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March of the Penguins
buzzed, B&W
hairylunch
So, here's my promised follow up about March of the Penguins.

I didn't have many expectations going into this movie, just a documentary about some penguins (Emperor Penguin's if you want to be specific). The Wikipedia article about the movie is pretty decent.

I was impressed by the serially monogamy of the penguins - once the penguins find partners, they stay with the all year, alternating the incubating of the egg, treking back across the ice pack to get food, and raising the chick.

The fact that they go months at a time w/o eating is amazing too (the penguins trek 60+ miles each year, and there's no food at the breeding grounds). The penguins starve for a few months as they find mates, then the males continue to starve after the females have laid eggs - 125+ days w/o food for the males, and the females have produced an egg, and lost 1/3 of their weight before they get back to the sea. The males incubate the eggs, while the females trek back to the water to get food. The parents then alternate, with one of them staying with the chick, and the other going to get food. It's kind of insane. Some how the female penguins know when to come back, timing their arrival back to the males with the hatching of the eggs. Who knows how they do this w/o cell phones . . .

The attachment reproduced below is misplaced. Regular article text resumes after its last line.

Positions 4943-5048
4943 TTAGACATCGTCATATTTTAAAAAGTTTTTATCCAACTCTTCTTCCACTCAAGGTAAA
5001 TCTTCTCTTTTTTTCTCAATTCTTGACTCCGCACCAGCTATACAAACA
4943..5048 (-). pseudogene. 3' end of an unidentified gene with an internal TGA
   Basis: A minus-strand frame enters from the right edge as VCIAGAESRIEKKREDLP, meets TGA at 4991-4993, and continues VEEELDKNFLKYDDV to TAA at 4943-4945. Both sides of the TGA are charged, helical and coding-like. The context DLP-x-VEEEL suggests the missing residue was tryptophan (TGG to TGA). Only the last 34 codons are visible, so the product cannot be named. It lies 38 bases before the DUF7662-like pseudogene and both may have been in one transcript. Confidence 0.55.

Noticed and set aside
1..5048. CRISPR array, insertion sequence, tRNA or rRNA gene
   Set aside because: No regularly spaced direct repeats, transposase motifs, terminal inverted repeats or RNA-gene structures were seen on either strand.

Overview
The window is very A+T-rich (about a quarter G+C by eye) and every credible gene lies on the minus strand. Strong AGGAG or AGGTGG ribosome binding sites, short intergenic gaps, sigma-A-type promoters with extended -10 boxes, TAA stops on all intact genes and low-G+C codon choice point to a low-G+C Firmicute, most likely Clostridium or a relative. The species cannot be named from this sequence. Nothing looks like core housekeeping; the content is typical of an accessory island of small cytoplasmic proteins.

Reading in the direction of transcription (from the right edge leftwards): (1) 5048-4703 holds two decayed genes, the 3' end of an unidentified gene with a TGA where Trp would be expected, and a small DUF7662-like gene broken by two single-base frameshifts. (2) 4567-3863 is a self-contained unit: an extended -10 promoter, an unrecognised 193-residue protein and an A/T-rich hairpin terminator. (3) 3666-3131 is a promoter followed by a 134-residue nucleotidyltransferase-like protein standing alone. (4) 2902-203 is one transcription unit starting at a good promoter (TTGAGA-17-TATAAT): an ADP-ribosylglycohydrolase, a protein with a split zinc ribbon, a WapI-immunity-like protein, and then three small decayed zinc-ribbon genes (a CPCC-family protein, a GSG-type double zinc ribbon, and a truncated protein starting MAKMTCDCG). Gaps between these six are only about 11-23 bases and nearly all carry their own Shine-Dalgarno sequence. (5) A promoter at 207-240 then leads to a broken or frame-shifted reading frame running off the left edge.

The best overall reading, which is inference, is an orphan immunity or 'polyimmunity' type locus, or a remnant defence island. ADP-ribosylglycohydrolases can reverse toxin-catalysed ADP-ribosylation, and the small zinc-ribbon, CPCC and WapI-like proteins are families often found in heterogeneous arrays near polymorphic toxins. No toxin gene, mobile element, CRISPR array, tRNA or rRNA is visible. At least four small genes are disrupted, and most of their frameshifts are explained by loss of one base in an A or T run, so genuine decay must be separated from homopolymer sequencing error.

The other amazing thing is that the father's take their turn going to get food right after the chick has hatched. Somehow they walk to the sea, stockpile some food, wander on back, and they recognize their chick by sound alone. I do wonder what about the males/females who wander back and find out their chick has perished.

I don't know, I'm just amazed at how nature works, and creates systems that seem ridiculously complex, but somehow prevail. It's kind of amusing that near the end of the Wikipedia article, there's some discussion about how they're proof of intelligent design. Right . . . it seems more likely to me that the complexity of the penguin's live is proof that life will find a way to prevail . . .

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